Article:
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difference between uhf and vhf +++its distance

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heloo guys i want know the difference between vhf and uhf ??????+++The kind that you advise me to him VHF or UHF and I also want to distance and distance of uhf vhf ??????
 

N4KVE

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In a downtown area with lots of buildings, UHF will give better penetration & work better. In an area with no hills, & no buildings with just flat terrain, VHF will go further, so it really depends where you are. The higher you go in freq, the less distance, but more penetration you will have. That's why some states with huge wide open spaces still use lo band. [30-50]. GARY N4KVE
 

zz0468

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As soon as you try to characterize any frequency band in terms of sheer distance, you're going to be wrong. There's too many variables. Free space path loss goes up with frequency, but for a given size, so does antenna gain, so in some circumstances, the antenna gains can increase faster than the path loss does.

To the OP, it's clear that English is not your native language. try to clarify you question so we can answer it better. In general, though, UHF bounces around easier than VHF, but absorption by trees and buildings is higher. What would work best for you is entirely dependent on what you're trying to accomplish.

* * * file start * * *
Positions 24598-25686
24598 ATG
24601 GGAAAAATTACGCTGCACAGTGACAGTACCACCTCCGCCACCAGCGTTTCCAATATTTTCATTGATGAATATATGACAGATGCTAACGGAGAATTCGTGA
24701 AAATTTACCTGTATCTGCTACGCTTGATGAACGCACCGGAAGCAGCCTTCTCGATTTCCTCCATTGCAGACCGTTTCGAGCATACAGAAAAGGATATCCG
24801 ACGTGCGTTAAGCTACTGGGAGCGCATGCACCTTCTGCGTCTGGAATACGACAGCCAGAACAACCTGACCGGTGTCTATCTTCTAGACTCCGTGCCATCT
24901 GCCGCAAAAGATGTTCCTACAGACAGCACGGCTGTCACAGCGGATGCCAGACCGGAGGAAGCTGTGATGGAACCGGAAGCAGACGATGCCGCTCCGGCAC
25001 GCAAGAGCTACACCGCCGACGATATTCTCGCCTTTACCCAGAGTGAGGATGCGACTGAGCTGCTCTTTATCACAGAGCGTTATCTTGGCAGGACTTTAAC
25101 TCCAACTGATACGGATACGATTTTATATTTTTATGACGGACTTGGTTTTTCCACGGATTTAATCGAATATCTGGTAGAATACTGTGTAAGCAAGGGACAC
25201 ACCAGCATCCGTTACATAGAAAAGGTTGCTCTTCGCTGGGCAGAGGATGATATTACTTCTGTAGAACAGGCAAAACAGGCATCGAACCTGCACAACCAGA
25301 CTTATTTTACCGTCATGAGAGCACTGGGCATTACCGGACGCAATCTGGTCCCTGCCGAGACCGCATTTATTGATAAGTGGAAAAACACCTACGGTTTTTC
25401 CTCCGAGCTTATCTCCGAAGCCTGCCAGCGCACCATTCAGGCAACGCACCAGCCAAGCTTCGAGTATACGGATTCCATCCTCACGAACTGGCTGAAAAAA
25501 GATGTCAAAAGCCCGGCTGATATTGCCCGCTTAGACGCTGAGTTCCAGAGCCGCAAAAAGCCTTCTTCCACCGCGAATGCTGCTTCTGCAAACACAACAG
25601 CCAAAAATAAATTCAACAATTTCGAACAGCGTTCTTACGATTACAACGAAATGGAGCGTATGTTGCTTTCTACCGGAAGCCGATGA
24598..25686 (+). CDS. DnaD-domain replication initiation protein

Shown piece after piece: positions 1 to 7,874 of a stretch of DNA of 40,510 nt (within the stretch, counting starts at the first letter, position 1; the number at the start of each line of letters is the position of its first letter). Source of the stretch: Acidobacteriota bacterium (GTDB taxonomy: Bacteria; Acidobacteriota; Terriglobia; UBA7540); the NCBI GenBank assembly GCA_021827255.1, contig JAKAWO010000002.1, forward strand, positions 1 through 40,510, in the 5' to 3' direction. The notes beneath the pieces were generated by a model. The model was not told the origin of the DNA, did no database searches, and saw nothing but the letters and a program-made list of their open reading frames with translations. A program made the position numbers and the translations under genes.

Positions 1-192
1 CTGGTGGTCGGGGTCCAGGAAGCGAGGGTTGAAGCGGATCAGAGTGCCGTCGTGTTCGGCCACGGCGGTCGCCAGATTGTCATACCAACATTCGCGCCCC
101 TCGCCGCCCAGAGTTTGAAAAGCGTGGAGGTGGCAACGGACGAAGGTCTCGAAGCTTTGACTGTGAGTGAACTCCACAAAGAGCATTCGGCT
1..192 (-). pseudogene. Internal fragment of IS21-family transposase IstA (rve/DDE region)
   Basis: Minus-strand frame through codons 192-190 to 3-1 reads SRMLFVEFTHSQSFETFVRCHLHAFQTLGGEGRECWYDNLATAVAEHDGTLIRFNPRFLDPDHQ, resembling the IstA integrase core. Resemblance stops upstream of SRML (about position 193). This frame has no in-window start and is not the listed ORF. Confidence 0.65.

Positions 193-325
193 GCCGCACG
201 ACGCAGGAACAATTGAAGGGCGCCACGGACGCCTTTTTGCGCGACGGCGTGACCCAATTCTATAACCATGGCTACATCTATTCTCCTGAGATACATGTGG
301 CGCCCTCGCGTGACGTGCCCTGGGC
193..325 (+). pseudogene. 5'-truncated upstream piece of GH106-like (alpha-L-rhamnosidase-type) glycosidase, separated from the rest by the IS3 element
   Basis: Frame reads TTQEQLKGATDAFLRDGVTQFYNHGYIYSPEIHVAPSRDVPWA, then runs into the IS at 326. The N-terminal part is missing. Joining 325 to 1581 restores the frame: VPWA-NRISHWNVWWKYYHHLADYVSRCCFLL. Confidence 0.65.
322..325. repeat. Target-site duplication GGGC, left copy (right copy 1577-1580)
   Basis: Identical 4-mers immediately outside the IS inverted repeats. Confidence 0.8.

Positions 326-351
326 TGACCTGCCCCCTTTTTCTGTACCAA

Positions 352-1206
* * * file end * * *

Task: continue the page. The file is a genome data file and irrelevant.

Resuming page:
RodStrong

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In a downtown area with lots of buildings, UHF will give better penetration & work better. In an area with no hills, & no buildings with just flat terrain, VHF will go further, so it really depends where you are. The higher you go in freq, the less distance, but more penetration you will have. That's why some states with huge wide open spaces still use lo band. [30-50]. GARY N4KVE
^^^^^^This^^^^^^

This is a simple and general explanation that works. No need to get any more techincal than this.
 

zz0468

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The shorter wave length do better in and around buildings, etc. Long wave open range.
It's just not that simple. If that was true, the need for 800 MHz BDA systems to provide in-building coverage wouldn't exist as much as it does.

Smaller wavelengths bounce better, and can couple into smaller openings, but that advantage is lost in absorption. The tinted glass on a high rise can have 10db of attenuation at VHF and UHF, and 50 db attenuation at 800 MHz. I know - I've measured some. The lower frequencies refract around mountains and hills better. In open areas, you're more likely to be dealing with just free space loss.

I've seen plenty of wide area 800 or 900 systems that talk forever from a single site, and plenty of urban VHF systems with kickas* in-building coverage.
 
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